Then once they're cut to size, I screwed the aluminum back on the fences. So to make the knob, I'm using one of the glued up pieces of plywood here. I made a circle using a compass, and then I'm using angle bisecting to create an octagon for a nice knob. Then I mark out the head of a 5/16 inch bolt, drill a 5/16 inch hole. And then I chisel out the head for the bolt to sink it in. Making sure it fits and then I cut the octagon to size on the bandsaw.
Now I need a smaller knob for the bottom of the bolt, so I have another piece of glued plywood here, then marking and chiseling out a space for a 5/16 inch nut.
Next I'm drilling and chiseling a hole in a piece of plywood for the bar for another 5/16 inch nut, and here you can see the pieces for the clamp feature.
Then I'm epoxying in the bolt in the knob, the nut in the holder, and the nut in the bar.Then I have two small pieces of aluminum measuring the width of the plywood bar, and I'm securing those on the ends, again making sure to leave some extra room in between the plywood and the metal.
Step 6: Finishing
So now the bar can slide in in between the two fences here. And it's easy to secure something in position. This also makes it a lot easier to make angled cuts since you can draw your angle and then secure it in place with the clamp to follow that line.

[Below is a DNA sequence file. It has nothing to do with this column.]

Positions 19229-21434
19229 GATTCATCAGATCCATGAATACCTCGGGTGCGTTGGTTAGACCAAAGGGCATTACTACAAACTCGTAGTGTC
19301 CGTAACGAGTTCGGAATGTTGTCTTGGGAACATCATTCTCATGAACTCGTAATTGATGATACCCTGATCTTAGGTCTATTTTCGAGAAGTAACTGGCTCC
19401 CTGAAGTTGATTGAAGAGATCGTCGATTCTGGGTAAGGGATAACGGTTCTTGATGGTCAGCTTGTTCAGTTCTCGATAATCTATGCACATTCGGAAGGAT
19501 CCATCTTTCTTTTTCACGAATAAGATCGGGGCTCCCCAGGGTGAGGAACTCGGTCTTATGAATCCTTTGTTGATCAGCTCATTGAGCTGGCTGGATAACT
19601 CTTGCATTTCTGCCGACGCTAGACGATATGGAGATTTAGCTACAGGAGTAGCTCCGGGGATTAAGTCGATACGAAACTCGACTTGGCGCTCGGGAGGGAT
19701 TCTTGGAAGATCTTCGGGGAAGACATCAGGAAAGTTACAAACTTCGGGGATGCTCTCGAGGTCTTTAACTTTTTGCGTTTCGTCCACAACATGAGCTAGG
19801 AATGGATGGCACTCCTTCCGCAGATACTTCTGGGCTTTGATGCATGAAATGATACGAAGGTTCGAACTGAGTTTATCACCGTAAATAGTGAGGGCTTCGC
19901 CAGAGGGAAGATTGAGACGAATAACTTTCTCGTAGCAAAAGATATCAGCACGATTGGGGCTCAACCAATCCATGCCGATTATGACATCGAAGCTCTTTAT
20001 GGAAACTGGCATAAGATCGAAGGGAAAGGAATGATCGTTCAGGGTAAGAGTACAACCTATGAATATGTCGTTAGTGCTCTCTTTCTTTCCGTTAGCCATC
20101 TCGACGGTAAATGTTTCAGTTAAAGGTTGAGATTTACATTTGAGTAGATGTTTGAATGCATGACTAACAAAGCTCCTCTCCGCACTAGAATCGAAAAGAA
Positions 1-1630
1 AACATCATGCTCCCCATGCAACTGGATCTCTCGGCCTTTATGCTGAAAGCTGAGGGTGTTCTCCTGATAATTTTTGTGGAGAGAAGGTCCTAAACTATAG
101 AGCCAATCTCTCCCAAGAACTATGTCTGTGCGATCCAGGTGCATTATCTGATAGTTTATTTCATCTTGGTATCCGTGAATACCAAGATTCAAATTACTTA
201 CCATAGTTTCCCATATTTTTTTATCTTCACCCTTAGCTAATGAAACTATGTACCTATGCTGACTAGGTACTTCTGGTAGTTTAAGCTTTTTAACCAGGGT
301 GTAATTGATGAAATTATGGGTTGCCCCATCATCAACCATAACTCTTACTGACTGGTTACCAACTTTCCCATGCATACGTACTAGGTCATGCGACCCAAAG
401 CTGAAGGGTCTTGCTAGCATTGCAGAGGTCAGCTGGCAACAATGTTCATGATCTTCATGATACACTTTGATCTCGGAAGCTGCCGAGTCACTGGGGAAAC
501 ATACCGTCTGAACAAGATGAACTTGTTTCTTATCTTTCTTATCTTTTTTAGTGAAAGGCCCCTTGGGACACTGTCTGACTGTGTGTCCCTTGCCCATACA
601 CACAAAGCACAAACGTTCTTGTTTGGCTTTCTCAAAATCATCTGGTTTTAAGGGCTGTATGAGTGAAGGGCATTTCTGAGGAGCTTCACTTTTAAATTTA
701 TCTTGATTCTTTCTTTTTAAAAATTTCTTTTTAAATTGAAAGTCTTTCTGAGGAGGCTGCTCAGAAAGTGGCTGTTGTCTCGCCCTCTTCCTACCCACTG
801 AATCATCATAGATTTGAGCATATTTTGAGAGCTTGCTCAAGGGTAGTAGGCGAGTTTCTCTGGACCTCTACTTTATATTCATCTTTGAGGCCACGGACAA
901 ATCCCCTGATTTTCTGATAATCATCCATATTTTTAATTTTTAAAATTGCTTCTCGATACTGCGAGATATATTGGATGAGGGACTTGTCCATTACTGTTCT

To protect the jig, I'm putting on some shellac. And to protect the bandsaw and making the jig slide better, I'm putting down some mineral oil wax polish. Also giving the bottom of the jig a nice coat.
So the cross cut sled is finished, I can move it in, it's nice and balanced on both sides, and I can secure any material with the clamp. I can also make angled mitered cuts really easily using this. And then of course you can also just hold the wood to the fence without the clamp to gain support for a nice straight cut.
Step 7: Conclusion - Watch the Video
For a much better perspective, make sure to watch the video!